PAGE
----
The following is a guest post by Executive Editor Christina Parisi on what she learned from our upcoming book 2600 Phrases for Setting Effective Performance Goals by Paul Falcone.
Every employee has behaviors that affect their performance that you wish you could talk to them about, openly and not under your breath. The performance management process is one of the tools that you can use to broach these topics by setting goals.
We know, of course, that goals should be SMART—specific, measurable, attainable, relevant, and time-bound. But that kind of advice doesn’t help much when you are trying to tackle difficult issues through performance management, or when you are dealing with difficult employees.
So as the New Year looms, and that performance goal paperwork stares you in the face, it’s time to start working on some of those issues and coming up with truly smart goals—ones that are not always time-bound, but that are specific enough for employees to strive toward and that are objective enough not to set them off. Here are five examples of what you might want to say to employees and some suggestions on how to word them effectively. The sample goals come from our own performance management guru, Paul Falcone, in his new book 2600 Phrases for Setting Effective Performance Goals.
1. Don’t Be So Defensive! OK, you probably shouldn’t say that to your employees, but you can say: “Welcome constructive criticism as an opportunity to learn and grow.” This is a particularly good goal if you are trying to get an employee used to constructive feedback and he or she has not been receptive.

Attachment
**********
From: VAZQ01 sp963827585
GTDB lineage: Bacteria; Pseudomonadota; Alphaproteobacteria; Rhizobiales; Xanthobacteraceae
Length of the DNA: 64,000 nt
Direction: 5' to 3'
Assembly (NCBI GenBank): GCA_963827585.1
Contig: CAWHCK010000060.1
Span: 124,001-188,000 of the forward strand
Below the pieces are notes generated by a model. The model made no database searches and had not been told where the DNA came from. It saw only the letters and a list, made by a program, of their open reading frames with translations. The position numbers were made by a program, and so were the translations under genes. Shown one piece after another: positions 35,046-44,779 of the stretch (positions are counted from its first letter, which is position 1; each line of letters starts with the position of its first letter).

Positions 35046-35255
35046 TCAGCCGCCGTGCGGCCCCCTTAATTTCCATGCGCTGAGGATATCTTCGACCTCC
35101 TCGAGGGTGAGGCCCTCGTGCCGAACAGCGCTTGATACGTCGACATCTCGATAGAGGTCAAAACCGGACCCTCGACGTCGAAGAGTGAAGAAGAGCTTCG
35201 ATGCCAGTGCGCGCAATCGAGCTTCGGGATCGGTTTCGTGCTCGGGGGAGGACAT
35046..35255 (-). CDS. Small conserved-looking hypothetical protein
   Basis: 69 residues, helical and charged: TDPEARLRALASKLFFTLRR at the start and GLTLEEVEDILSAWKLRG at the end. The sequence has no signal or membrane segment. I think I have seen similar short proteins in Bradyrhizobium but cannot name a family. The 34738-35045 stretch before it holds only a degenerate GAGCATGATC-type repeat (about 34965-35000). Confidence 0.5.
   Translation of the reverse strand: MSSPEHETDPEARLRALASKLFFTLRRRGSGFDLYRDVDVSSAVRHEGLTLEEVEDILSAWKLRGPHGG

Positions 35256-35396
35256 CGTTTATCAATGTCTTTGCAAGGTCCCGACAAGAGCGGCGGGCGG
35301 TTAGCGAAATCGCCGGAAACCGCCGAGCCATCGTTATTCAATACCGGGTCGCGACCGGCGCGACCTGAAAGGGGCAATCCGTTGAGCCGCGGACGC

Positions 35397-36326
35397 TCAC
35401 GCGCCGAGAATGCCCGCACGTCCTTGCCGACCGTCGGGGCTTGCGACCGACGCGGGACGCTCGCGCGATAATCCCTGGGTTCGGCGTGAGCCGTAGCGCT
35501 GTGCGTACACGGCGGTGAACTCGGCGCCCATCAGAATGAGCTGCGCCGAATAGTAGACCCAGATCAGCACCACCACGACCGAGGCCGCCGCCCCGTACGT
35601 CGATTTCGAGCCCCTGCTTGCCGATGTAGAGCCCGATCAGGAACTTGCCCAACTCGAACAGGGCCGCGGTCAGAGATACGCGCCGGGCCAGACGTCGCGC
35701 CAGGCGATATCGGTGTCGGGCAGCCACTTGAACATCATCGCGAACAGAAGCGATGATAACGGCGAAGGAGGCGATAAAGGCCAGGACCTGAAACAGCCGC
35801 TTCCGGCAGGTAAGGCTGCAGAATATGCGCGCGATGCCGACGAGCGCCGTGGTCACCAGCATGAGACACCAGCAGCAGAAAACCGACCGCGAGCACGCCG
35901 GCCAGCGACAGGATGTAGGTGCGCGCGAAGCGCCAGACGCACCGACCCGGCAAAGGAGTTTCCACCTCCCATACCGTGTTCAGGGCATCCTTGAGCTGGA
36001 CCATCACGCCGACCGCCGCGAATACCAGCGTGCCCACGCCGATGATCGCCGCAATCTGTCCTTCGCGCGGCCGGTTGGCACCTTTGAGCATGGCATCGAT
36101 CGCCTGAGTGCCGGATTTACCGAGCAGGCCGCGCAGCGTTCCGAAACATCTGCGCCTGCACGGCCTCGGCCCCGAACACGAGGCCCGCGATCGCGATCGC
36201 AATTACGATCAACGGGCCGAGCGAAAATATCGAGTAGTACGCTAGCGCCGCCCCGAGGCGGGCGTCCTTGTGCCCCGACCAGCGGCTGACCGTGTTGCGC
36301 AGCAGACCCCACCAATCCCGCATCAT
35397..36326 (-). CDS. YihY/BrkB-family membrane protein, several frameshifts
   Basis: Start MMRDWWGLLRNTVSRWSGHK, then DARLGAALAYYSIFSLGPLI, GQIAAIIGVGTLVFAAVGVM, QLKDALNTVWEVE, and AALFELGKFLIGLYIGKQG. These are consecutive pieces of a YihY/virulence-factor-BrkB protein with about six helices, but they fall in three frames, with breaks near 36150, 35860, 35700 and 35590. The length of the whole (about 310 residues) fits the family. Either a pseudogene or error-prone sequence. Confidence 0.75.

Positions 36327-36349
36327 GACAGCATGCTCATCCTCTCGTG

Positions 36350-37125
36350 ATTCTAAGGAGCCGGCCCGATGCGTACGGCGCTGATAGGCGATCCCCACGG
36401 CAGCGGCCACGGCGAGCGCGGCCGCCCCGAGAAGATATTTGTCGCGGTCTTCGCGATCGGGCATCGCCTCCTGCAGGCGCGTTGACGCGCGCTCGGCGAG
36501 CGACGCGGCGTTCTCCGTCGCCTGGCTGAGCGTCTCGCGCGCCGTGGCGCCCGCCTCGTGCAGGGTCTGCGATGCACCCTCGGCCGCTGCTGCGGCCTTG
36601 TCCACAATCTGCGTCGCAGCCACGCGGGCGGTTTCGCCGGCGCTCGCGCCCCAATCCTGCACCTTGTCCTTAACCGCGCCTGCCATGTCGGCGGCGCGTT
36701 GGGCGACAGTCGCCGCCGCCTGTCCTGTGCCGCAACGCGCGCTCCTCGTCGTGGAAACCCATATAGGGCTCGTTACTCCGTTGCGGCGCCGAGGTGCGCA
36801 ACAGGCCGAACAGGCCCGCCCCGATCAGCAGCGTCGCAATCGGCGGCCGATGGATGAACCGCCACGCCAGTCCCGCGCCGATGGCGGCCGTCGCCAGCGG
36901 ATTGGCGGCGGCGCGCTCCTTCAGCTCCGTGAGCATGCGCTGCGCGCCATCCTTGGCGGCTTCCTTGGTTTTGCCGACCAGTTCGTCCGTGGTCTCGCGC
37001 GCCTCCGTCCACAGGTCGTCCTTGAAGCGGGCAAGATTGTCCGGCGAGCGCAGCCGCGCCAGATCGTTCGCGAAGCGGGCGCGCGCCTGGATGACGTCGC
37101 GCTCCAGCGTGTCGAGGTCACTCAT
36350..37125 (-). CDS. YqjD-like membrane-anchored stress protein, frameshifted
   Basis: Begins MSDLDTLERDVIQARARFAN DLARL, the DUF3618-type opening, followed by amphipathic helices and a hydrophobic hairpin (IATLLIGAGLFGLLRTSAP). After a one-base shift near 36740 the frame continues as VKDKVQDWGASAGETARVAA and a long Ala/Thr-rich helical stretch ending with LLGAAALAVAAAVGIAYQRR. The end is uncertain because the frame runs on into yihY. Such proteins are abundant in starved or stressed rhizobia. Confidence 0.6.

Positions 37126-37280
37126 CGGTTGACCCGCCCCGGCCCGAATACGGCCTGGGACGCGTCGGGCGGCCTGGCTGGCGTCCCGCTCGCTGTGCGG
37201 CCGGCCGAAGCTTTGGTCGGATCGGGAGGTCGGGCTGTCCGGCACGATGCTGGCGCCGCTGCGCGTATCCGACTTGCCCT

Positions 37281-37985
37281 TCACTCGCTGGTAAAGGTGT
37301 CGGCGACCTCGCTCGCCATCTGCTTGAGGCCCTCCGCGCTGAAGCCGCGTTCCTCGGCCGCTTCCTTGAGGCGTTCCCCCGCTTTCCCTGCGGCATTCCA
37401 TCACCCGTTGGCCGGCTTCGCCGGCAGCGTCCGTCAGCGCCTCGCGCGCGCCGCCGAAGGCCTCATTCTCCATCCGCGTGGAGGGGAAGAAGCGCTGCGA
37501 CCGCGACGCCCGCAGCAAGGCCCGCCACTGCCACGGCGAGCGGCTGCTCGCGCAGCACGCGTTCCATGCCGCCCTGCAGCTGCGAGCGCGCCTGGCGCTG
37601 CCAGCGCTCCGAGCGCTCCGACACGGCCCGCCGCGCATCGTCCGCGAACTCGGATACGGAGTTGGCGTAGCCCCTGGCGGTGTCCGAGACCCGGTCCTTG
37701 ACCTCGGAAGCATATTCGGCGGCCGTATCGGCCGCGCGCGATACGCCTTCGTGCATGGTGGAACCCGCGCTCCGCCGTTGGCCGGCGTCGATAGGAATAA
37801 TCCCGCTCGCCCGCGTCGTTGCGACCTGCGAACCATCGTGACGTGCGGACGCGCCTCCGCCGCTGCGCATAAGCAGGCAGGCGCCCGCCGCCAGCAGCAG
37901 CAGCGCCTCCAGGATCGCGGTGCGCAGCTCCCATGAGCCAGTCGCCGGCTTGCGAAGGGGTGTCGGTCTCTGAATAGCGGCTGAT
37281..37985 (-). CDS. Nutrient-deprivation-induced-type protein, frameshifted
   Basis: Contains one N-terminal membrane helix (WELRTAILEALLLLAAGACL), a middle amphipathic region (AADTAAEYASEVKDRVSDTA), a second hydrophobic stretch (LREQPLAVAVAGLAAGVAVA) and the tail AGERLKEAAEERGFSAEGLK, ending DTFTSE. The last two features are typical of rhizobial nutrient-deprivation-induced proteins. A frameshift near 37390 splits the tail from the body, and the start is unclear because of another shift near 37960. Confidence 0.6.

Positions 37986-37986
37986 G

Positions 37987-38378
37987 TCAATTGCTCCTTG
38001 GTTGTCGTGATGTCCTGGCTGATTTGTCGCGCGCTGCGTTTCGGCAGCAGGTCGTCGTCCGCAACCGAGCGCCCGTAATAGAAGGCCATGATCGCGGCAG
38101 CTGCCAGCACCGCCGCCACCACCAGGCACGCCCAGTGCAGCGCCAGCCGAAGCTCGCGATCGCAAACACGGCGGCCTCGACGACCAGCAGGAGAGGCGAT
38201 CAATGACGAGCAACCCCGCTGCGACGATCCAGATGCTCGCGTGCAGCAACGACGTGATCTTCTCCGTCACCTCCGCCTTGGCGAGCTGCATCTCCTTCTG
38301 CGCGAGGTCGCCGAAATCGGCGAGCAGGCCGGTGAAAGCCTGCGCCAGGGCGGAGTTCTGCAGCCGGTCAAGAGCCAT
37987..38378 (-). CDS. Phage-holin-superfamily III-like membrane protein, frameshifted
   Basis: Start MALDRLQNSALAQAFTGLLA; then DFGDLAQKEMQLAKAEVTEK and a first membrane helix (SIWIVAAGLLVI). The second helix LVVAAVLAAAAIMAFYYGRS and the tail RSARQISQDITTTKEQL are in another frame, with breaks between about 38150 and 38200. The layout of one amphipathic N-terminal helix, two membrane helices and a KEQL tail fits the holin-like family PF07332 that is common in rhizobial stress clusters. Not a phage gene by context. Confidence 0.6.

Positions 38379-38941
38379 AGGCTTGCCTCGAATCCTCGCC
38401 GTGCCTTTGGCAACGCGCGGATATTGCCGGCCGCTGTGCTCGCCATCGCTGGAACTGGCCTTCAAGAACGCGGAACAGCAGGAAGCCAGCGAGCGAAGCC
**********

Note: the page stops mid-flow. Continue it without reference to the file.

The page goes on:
2. It’s Not All About You! Perhaps you have an employee who has trouble seeing other people’s perspectives. This can lead to a lot of conflict, so try this as a goal: “Restate the other’s point of view before offering an alternative solution.” Or, if the employee is a manager, this can be quite effective: “Legitimize others’ points of view even if you disagree.”
3. Can’t You Get Here on Time for Once? This is perhaps better phrased: “Arrive at the office on time and ready to begin work by your scheduled start time.” Similar issues can be addressed by goals such as: “Avoid taking sick days up to the policy maximum,” and “Avoid ‘patterning’ sick days around your weekends or holidays.”
4. You’re So Easily Distracted! This issue is usually a sign that employees are having trouble prioritizing. You can attack this problem with goals like this: “Label priorities from A to F to help you focus on high-payoff activities.” Or, “Regularly communicate your questions or concerns in order to avoid unnecessary or unproductive activities.”
5. Your Work Is Sloppy! OK, don’t use the “s” word, it has all sorts of negative baggage. Employees who have this problem are usually aware that they are not “detail-oriented” and a more gentle reminder will work better. Here are some goals to address this issue: “Focus on tying up all loose ends before closing out or submitting a project.” Or, “Regularly employ to-do lists and checklists in order to ensure peace of mind that no step was skipped or overlooked.”
These are, of course, just a few examples of how you can address common problems through setting goals with employees. To effectively manage employees, you will need more than a few intelligently worded goals. You should probably also read up on some of Paul’s other books such as 101 Tough Conversations to Have with Employees and 101 Sample Write-Ups for Documenting Employee Performance Problems. Sometimes a few objectively phrased words are all you need to give you the confidence to tackle problems with employees.
Christina Parisi is an Executive Editor at AMACOM Books and the Director of AMA Self-Studies. She has been with AMACOM for 12 years and acquires books in management, leadership, training, HR, and general business. For book submission guidelines, see our website.